Anesthesia for Liposuction

Various types of anesthesia can be used for the liposuction procedure. Together, you and Dr. Baker will select the type of anesthesia that provides the most safe and effective level of comfort for your surgery.

Local anesthetic is usually used along with intravenous sedation to keep you more relaxed during the procedure. Regional anesthesia can be a good choice for more extensive procedures. One type of regional anesthesia is the epidural block, the same type of anesthesia commonly used in childbirth.

However, most patients prefer general anesthesia, particularly if a large volume of fat is being removed. If this is the case, an anesthesiologist will be called in to make sure you are completely asleep during the procedure.

Risks and complications

Though they are rare, complications can and do occur. Risks increase if a greater number of areas are treated at the same time, or if the operative sites are larger in size. Removal of a large amount of fat and fluid may require longer operating times than may be required for smaller operations.

The combination of these factors can create greater hazards for infection; delays in healing; the formation of fat clots or blood clots, which may migrate to the lungs and cause death; excessive fluid loss, which can lead to shock or fluid accumulation that must be drained.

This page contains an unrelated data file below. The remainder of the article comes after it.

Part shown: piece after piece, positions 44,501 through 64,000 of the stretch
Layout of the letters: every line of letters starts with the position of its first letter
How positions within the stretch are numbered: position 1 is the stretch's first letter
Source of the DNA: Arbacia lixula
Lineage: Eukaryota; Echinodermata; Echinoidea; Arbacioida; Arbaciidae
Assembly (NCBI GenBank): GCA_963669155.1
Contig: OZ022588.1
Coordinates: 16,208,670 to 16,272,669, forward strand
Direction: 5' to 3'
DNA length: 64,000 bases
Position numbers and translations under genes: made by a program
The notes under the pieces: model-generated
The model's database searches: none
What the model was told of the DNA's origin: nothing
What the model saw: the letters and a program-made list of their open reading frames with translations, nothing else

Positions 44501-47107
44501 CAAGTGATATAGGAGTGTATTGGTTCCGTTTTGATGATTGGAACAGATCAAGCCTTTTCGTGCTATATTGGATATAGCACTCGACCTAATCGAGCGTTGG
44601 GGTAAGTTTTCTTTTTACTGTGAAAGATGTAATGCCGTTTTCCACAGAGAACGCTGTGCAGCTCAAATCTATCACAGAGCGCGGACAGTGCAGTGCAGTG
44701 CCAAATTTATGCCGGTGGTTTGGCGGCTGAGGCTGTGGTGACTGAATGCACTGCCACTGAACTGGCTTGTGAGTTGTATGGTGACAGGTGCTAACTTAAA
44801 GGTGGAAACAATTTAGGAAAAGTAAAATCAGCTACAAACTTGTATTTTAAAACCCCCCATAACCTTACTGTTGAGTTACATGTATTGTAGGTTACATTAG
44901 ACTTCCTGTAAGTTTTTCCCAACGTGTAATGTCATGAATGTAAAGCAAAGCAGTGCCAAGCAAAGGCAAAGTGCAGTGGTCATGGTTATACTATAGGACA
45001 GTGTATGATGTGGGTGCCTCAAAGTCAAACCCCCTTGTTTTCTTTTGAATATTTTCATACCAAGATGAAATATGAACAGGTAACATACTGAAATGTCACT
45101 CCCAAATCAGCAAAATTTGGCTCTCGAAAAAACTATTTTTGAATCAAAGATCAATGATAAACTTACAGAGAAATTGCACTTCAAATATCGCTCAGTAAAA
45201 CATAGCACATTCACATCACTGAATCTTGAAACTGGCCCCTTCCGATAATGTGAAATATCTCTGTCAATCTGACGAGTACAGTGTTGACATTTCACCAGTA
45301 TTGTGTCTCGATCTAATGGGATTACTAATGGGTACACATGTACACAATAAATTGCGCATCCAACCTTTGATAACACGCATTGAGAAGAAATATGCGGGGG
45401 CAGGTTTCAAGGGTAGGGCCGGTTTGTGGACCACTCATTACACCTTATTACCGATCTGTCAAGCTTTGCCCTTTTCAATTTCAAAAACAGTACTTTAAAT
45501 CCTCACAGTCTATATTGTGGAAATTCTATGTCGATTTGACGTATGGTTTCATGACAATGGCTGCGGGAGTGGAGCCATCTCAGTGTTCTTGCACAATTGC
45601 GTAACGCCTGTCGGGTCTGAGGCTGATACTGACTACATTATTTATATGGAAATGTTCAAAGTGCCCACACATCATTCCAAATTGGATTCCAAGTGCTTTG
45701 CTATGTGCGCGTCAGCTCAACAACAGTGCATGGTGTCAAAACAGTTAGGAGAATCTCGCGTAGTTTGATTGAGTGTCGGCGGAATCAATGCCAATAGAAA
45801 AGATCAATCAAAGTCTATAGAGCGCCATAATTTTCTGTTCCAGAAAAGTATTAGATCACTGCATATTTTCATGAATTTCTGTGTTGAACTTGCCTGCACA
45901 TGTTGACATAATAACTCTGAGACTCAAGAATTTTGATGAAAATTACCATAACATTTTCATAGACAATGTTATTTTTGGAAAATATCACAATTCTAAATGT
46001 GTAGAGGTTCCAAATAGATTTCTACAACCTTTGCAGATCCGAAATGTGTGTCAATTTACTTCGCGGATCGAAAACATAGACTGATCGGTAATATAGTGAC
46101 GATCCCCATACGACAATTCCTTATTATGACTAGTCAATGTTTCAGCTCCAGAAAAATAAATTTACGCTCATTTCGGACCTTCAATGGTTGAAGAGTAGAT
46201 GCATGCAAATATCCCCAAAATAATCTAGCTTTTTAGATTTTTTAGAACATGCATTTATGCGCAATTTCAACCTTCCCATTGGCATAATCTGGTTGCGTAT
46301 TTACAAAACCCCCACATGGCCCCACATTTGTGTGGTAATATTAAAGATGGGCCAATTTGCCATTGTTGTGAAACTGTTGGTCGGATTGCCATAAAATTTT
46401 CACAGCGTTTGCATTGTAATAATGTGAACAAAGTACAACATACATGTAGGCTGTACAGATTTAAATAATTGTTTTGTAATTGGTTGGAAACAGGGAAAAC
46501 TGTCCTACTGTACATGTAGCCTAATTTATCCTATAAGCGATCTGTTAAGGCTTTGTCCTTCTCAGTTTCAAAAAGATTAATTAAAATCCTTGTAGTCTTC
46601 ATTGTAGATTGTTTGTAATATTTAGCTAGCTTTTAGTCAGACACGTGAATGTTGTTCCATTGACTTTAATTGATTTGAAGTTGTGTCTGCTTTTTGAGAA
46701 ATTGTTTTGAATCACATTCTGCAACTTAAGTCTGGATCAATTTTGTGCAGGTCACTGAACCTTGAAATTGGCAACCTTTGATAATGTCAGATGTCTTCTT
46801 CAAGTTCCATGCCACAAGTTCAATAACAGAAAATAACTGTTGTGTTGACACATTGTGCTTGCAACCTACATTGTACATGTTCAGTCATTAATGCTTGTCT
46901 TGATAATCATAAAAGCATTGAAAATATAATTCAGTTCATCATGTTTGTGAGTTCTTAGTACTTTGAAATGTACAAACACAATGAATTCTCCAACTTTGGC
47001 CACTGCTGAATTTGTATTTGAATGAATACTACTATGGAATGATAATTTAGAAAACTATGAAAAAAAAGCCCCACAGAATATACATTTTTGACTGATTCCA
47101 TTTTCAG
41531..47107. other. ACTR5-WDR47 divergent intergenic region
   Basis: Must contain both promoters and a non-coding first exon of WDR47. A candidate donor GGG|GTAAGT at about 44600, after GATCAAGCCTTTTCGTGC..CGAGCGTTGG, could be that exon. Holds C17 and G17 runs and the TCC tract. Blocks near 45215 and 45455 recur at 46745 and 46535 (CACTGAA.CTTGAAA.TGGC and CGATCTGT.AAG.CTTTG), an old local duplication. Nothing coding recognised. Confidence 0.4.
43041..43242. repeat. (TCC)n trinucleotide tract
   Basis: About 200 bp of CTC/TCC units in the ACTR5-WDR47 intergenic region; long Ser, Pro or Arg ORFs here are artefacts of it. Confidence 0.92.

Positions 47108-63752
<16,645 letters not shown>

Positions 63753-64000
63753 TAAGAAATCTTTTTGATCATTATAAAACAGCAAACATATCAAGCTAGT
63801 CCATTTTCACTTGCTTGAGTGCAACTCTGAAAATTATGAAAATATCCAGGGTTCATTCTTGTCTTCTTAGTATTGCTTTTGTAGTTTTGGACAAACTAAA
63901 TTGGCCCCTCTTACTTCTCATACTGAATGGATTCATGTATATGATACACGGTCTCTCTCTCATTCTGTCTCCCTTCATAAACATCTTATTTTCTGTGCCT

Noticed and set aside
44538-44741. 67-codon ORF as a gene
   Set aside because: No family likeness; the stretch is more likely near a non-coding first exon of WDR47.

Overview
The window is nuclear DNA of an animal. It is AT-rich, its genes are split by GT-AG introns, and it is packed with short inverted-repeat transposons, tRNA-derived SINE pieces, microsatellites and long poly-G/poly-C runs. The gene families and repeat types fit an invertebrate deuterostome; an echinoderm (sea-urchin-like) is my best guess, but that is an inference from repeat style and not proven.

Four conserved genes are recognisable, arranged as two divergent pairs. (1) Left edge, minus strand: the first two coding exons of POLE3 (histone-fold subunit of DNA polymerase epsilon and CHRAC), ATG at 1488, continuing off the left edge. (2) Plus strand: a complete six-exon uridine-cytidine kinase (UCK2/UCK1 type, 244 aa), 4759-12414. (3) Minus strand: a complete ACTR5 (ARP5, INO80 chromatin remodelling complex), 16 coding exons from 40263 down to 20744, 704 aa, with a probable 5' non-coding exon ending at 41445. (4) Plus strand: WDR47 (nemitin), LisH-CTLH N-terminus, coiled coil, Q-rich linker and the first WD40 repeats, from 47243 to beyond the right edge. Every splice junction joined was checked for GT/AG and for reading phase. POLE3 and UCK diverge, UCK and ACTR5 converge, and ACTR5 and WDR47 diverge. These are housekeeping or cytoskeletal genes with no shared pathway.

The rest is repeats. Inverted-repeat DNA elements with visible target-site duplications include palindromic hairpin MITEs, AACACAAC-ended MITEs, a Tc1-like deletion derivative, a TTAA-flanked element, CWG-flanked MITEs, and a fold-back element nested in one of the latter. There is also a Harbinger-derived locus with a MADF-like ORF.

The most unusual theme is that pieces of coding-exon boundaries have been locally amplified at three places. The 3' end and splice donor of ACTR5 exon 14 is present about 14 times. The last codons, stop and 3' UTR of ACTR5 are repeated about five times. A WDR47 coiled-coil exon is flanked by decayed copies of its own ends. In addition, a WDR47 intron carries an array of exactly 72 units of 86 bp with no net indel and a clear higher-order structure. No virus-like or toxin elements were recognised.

The scars from liposuction are small and strategically placed to be hidden from view. However, imperfections in the final appearance are not uncommon after lipoplasty. The skin surface may be irregular, asymmetric or even baggy, especially in the older patient. Numbness and pigmentation changes may occur. Sometimes, additional surgery may be recommended.

Recovery

After surgery, you will likely experience some fluid drainage from the incisions. To control swelling and to help your skin better fit its new contours, you may be fitted with a snug elastic garment to wear over the treated area for a few weeks. Dr. Baker may also prescribe antibiotics to prevent infection.